EARLIER this month, Yarram SES members responded to a call for help from a person trapped under a tree at Blackwarry.

The multi-agency response involved four SES volunteers in a rescue truck, with added assistance from a support vehicle.

An injured man had been lying under a fallen tree for two hours, on uneven ground under thick canopy.

Local CFA crews, along with Victoria Police and Ambulance Victoria personnel in a four-wheel-drive mobile intensive care ambulance (MICA), eventually located the man.

The crews worked to free the patient from the fallen tree, placing him on to a spine board, a stretcher, and finally through a narrow gate at the top of a steep hill – delicately passing the stretcher out to the other side – to the waiting MICA.

“The CFA crew got the tree off his leg and the paramedics were already in attendance when we arrived. It was a great effort all-round,” SES Yarram volunteer and registered nurse, Tim Waugh, said.

“I would remind the public to let somebody know where you are, so if you don’t turn up when you’re expected, we can send out a search party.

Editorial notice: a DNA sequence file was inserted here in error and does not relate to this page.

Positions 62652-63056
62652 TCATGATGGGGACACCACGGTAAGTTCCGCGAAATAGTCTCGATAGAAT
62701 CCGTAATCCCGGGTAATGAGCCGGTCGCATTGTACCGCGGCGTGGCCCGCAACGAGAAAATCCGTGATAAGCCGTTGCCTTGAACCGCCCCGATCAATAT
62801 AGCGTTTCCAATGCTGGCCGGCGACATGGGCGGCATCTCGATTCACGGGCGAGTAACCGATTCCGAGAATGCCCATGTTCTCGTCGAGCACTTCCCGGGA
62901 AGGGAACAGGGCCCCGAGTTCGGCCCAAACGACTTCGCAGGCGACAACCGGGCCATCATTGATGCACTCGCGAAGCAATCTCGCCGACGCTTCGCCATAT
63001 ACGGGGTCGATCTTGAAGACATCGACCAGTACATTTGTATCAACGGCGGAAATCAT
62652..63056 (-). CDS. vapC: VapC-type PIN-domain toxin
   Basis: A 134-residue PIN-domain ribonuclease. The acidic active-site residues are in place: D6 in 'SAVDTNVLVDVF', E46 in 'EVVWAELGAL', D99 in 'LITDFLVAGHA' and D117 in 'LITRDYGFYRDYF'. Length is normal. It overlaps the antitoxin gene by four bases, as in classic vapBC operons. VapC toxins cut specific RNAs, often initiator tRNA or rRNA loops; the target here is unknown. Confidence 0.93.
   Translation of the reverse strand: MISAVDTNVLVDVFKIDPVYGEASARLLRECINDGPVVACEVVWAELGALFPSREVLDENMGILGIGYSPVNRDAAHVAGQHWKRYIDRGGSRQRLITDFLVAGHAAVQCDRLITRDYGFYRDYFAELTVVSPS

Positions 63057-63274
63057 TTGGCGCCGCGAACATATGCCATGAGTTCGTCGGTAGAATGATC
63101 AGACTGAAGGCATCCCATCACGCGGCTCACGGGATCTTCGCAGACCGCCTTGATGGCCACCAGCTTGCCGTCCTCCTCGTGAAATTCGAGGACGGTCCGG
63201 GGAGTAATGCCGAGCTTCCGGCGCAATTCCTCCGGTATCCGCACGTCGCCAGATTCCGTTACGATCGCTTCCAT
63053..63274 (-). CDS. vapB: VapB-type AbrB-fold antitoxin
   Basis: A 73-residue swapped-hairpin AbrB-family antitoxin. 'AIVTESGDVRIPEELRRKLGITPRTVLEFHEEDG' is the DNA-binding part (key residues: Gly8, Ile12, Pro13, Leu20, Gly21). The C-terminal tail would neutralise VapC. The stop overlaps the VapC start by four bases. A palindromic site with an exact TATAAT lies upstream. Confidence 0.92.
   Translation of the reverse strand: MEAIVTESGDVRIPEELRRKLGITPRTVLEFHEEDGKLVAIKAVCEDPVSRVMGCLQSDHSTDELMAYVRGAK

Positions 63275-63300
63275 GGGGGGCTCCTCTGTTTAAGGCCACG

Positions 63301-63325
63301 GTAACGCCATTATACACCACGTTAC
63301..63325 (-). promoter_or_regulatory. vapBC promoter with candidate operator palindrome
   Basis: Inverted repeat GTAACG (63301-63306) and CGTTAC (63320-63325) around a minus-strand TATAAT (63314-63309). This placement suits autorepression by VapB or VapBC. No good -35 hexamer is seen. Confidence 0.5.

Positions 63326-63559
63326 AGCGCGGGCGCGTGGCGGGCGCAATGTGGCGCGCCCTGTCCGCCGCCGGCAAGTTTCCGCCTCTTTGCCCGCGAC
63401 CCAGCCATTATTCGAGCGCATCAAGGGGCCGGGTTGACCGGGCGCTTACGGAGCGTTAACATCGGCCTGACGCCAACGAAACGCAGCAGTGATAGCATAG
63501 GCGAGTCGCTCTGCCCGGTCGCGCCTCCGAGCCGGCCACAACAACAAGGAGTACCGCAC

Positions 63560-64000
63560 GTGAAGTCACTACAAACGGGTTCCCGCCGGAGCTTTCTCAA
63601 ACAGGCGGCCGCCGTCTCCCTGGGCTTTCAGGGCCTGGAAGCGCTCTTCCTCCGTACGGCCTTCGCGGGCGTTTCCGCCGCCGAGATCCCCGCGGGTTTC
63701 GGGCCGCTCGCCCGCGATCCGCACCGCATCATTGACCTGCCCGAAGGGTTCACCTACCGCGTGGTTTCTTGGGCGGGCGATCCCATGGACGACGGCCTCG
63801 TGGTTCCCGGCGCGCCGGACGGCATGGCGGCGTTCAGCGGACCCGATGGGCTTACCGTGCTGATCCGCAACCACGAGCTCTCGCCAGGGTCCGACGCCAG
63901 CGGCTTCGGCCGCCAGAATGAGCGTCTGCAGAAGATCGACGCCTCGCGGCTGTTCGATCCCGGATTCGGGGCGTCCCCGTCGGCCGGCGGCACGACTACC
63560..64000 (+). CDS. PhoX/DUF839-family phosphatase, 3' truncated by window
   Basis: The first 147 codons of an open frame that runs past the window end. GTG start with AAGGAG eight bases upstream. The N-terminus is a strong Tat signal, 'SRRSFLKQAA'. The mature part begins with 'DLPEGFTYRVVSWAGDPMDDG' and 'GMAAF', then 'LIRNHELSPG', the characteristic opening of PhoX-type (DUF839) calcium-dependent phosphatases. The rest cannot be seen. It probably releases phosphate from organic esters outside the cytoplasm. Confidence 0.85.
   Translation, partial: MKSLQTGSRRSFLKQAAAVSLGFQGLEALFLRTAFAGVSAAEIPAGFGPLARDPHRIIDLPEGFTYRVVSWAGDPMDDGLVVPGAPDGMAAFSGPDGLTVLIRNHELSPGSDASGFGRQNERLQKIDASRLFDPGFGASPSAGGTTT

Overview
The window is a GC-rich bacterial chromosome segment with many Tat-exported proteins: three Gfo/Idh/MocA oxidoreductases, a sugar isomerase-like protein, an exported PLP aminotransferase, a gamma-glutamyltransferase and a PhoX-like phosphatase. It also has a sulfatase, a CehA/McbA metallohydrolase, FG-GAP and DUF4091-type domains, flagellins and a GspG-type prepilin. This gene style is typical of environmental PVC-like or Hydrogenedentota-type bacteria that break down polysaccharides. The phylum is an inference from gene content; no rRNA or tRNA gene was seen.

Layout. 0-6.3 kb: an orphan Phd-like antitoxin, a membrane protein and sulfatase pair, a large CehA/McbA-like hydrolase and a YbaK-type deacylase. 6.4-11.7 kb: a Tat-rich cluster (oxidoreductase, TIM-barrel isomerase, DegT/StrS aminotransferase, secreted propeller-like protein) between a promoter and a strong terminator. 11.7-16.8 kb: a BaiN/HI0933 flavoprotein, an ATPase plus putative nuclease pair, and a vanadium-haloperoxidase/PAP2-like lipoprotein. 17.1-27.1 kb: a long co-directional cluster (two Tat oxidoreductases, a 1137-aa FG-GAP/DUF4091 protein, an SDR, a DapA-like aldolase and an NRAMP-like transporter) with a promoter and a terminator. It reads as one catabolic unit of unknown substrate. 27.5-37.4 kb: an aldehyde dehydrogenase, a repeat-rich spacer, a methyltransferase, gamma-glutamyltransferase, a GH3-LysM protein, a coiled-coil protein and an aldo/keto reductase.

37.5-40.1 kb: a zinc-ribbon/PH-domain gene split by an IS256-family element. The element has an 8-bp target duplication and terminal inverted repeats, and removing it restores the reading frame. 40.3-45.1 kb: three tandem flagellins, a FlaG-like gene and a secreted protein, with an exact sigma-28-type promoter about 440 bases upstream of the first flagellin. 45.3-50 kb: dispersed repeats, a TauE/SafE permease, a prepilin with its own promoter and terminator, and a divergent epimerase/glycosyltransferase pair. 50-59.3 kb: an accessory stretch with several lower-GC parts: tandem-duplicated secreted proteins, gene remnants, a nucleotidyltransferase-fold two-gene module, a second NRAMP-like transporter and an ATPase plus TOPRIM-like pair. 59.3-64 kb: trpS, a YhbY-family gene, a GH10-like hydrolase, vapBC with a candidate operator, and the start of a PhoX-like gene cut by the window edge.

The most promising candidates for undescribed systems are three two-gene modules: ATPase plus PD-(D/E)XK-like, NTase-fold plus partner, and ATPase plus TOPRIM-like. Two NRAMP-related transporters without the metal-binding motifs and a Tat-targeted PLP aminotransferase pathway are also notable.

“If no one had known he was there, he might have been in trouble, but someone knew he was there.

“A good first-aid person is as good as a nurse in situations like that, where you can’t give a pain relief or, if they’re trapped, you’re supposed to wait for a paramedic.”

After the rescue, SES Yarram Unit volunteers went back to clear the road, returning to the unit at 6pm – five hours after their initial dispatch.

The rescued man, David Vaux, is Emeritus Professor of Molecular Biology at Walter and Eliza Hall Medical Research Institute, recently retired after a 30-year career researching the causes of cancer.

His research contributed to the development of a lifesaving cancer drug, which is used to treat patients with chronic lymphocytic leukemia.

His contribution to science was acknowledged when he was awarded the Order of Australia in 2017.

“You know in the old Western movie, when you hear the bugle from the cavalry and you know everything is going to be okay?” Emeritus Professor David Vaux said.

“That’s how I felt when the angels from VICSES, CFA and paramedics called out to me, as I lay under a fallen tree with cracked ribs, sternum, vertebrae and bilateral hemopneumothoraces!”